Michael Gove’s new levelling up department is being warned not to expect a large injection of new cash in the spending review hours after Boris Johnson called levelling up “our fundamental project”, Sky News understands.
Mr Gove‘s department, which covers housing, the Union, local government and elections, will be expected to negotiate its three-year budget on the basis of the bid put together by Robert Jenrick, who was sacked on Wednesday.
Although there is some scope for changes, Sky News has learnt the Treasury is playing down the ability of incoming cabinet ministers to radically rewrite their departmental spending bids or ask for dramatically more.
One Whitehall source told Sky News that Mr Gove should therefore not be expecting an above average settlement.
A leading Tory MP, Jack Berry, said that the Treasury needed a new approach to levelling up or the Tories risk losing voters in the North.
Sky News has learned that the Treasury asked cabinet ministers to submit bids for the spending review at the start of the week, hours before the reshuffle was due to begin.
Now they are telling all departments they are still expecting to negotiate in some cases on the basis of bids submitted by cabinet ministers who lost their jobs or changed roles – which include Dominic Raab from the Foreign Office, Robert Buckland who has gone from Justice and Mr Jenrick from the Ministry of Housing.
This has caused surprise in parts of Whitehall, who point out there is a long way to go until the October 26 review and the arrival of a new Chief Secretary to the Treasury, Simon Clark, may change calculations.
Mr Gove may also benefit from machinery of government changes, such as the possible move of the Union unit to Mr Gove’s new ministry, which means Mr Jenrick’s budget submission cannot be adopted completely like for like.
Having only been in place 48 hours, it is thought to be too early for Mr Gove to have decided what his budget needs and priorities will be.
This morning the prime minister used the first post-reshuffle cabinet meeting to emphasise the importance of levelling up.
He said: “By cutting crime, by making our streets safer across the country, by improving the quality of people’s lives, putting in fibre optic gigabit broadband sprouting through everybody’s homes, by tackling the skills deficit across our country, by giving people opportunity across the whole of the UK… combined with local leadership – we are going to fulfil our fundamental project of uniting and levelling up the entire country… because that is what our mission is.”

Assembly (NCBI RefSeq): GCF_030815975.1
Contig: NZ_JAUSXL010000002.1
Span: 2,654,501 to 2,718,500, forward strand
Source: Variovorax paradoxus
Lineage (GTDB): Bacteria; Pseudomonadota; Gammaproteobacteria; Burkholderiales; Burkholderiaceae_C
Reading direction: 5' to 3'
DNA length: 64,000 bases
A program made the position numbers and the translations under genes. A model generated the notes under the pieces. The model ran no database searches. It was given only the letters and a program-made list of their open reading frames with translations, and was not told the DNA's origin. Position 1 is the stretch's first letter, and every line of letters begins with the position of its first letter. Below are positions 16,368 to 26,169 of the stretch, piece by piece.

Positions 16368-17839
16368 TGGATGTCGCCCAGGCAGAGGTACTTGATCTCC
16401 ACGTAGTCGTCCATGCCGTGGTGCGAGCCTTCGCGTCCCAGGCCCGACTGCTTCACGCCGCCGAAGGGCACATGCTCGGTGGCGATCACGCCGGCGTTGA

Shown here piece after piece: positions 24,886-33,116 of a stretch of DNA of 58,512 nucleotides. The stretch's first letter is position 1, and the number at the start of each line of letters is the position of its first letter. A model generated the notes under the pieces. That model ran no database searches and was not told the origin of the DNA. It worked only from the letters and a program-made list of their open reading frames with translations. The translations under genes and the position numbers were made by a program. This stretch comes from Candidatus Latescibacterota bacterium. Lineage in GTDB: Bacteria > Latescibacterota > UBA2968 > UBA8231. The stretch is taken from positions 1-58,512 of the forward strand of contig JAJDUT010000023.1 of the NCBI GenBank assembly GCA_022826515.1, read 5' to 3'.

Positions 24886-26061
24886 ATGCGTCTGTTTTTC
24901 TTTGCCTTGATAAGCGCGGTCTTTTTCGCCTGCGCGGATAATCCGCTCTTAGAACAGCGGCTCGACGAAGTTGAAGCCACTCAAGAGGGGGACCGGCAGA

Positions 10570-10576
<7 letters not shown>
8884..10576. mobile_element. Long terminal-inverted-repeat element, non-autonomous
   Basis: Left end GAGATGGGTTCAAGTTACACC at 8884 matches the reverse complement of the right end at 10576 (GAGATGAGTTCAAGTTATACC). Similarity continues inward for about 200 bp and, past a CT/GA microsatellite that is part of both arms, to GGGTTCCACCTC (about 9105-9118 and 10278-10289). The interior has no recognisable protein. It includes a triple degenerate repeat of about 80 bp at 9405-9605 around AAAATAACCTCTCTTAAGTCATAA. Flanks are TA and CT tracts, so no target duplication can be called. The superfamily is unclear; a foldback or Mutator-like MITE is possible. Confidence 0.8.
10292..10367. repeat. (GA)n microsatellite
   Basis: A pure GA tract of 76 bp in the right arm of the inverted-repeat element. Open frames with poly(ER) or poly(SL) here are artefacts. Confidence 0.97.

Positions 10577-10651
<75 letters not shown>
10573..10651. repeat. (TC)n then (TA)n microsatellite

Departments are already facing a squeeze.
Overall departmental spending will rise 4% a year in real terms (which is a 6% rise in cash terms before accounting for inflation) but a large share of this will be taken up by the Health and Social Care spending meaning other departments will get less.
Whitehall was braced for a tricky settlement as Rishi Sunak attempts to reclaim the mantle of fiscal discipline for the Conservative party after spending hundreds of billions on the pandemic.
Jake Berry, chairman of the Northern Research Group of Tory MPs who want greater commitment to levelling up, told Sky News: “I think what we’re learning is that the Treasury is yet to be convinced that levelling up is a government priority.
“Levelling up is about devolving power away from London, that tends not to be an agenda that the Treasury backs.”
Asked why there is resistance, he said: “They regard it as expensive.
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“Many of these projects in the North don’t stack up on traditional value for money spending.
“It’s just for that exact reason these communities need investment.
“The Treasury doesn’t need to so much tweak the Green Book.
“As they’ve done over the last few years – they need to rip it up, throw it in the shredder, and then chuck the waste away.
“They need a whole new approach.
“In all fairness to Mr Gove he has a track record of delivering… he has a track record of taking on what he’d call ‘the blob’ – and in this case the Treasury is the blob.”